3. Length of Credit History

Next, about 15% of your credit score is based on how long you’ve had credit. This is called the length of your credit history. The longer you’ve been borrowing money and using credit carefully, the more useful it is for your credit score.

There are a few parts to this:

  • The age of your oldest account: How long ago you opened your first credit account.
  • The age of your newest account: How recent your latest credit account is.
  • The average age of all your accounts: How long, on average, you’ve had your credit accounts.

If you’re just starting out with credit, it will take time to build a long credit history. But with responsible use, your credit score will improve over time.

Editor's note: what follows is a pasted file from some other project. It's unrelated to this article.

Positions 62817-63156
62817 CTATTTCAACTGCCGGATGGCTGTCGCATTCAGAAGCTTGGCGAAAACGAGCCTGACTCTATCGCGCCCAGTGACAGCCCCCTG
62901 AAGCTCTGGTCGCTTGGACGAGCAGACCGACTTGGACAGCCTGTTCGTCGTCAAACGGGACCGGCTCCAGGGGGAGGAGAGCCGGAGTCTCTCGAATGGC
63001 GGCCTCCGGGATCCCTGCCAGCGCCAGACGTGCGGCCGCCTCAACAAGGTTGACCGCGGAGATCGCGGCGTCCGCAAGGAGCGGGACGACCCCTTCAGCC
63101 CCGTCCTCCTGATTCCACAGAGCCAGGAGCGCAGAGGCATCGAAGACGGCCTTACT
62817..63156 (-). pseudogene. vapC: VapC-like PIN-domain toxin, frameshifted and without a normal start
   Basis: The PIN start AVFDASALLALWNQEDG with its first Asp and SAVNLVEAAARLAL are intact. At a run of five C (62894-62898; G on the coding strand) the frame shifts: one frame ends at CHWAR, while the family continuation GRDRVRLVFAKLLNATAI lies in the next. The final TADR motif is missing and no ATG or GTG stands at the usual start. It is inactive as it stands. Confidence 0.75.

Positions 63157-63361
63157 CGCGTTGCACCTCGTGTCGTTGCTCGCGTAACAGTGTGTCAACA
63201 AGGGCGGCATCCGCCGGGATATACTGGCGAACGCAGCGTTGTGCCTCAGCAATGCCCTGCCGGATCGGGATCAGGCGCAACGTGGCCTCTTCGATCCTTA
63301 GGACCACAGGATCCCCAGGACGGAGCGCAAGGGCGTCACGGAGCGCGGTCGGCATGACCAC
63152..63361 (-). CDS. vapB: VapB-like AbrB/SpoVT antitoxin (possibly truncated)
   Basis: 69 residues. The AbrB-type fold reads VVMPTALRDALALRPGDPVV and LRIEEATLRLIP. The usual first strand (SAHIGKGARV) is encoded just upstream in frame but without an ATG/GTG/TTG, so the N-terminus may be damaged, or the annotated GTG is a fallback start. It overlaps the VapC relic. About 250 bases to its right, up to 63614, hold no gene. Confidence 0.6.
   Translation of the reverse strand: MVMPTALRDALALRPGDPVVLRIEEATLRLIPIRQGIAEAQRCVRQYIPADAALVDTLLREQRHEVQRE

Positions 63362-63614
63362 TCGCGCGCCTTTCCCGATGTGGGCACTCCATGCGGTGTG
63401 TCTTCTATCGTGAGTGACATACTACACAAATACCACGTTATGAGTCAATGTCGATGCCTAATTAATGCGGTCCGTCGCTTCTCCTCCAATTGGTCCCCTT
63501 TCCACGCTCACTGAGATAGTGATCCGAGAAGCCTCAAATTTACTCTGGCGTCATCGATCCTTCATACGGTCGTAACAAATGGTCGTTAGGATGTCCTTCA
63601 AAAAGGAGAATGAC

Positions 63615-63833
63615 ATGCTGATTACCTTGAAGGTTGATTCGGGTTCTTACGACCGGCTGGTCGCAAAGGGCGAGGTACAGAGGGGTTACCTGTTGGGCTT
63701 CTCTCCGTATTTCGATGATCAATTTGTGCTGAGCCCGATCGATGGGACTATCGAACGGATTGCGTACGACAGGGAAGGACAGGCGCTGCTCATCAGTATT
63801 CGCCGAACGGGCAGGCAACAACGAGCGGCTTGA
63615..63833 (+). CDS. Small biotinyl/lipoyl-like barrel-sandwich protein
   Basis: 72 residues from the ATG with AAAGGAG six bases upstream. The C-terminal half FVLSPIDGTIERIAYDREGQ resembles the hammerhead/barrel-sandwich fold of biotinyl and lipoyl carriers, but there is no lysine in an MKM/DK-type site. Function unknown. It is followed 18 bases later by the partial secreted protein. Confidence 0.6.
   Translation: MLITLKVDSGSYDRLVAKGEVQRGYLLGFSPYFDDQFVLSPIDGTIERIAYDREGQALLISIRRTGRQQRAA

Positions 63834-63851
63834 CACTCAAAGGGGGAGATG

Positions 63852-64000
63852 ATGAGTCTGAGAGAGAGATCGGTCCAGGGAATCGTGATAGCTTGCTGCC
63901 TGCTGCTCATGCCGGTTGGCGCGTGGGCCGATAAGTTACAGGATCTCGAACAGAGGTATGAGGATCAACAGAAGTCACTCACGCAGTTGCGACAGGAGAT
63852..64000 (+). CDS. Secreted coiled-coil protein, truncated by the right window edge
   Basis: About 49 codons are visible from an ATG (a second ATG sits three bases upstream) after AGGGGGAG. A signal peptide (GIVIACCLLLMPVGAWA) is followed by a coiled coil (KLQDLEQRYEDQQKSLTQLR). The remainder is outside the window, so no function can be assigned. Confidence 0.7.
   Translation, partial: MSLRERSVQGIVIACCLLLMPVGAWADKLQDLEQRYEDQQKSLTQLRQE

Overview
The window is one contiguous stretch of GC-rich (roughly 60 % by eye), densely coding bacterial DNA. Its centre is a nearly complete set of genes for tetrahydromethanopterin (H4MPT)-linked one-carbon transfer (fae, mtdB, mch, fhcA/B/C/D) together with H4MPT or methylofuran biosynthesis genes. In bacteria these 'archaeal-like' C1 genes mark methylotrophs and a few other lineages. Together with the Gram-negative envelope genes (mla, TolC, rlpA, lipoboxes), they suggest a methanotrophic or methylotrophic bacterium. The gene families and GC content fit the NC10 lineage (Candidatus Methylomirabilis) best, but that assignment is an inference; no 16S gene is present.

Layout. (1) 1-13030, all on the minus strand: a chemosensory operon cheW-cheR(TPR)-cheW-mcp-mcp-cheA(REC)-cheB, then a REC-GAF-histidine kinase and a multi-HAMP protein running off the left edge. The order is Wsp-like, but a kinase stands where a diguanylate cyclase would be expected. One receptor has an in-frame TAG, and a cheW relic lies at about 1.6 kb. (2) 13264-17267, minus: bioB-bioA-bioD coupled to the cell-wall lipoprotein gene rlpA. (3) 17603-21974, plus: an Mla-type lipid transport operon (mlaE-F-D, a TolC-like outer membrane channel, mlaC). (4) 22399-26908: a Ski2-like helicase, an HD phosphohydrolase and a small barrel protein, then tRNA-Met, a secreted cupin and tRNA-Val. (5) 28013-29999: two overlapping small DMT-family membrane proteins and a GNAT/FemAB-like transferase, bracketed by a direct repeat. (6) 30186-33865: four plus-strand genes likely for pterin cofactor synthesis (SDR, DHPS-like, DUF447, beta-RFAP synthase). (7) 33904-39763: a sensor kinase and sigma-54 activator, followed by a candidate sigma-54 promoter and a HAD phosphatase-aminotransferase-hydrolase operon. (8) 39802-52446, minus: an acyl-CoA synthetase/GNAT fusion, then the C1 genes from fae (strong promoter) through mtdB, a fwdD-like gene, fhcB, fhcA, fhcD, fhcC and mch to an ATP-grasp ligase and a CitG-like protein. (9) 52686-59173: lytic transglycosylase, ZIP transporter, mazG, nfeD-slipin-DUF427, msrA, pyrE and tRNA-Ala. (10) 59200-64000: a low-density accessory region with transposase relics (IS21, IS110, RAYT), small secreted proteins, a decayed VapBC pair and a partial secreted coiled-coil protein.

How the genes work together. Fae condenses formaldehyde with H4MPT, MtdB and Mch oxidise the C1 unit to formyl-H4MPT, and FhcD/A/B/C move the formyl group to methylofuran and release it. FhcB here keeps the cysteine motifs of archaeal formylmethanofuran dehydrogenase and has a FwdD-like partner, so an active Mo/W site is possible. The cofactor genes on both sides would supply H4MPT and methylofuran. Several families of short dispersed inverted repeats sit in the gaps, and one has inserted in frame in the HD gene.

4. New Credit

Another factor, which makes up about 10% of your score, is new credit. This checks how many new credit accounts you’ve opened recently and how many times you’ve applied for new credit. When you apply for credit, it’s called a “hard inquiry” and it can slightly lower your score for a short period.

If you open several new accounts in a short time, it can suggest that you’re in financial trouble or planning to take on a lot of debt, which can hurt your score. It’s usually best to only apply for new credit when you really need it.

5. Credit Mix

Finally, the remaining 10% of your score is based on your credit mix. This is about the different types of credit accounts you have, like credit cards, car loans, mortgages, and student loans. Having various types of credit can show that you’re able to manage different kinds of debt responsibly.

However, you don’t need to go out and get different types of loans just to improve this part of your score. It’s more important to handle whatever credit you do have responsibly.

Also read: Why is Figuring Out the Unit Price of Something Useful When Shopping?

Putting It All Together

To summarize, your credit score is made up of five main factors: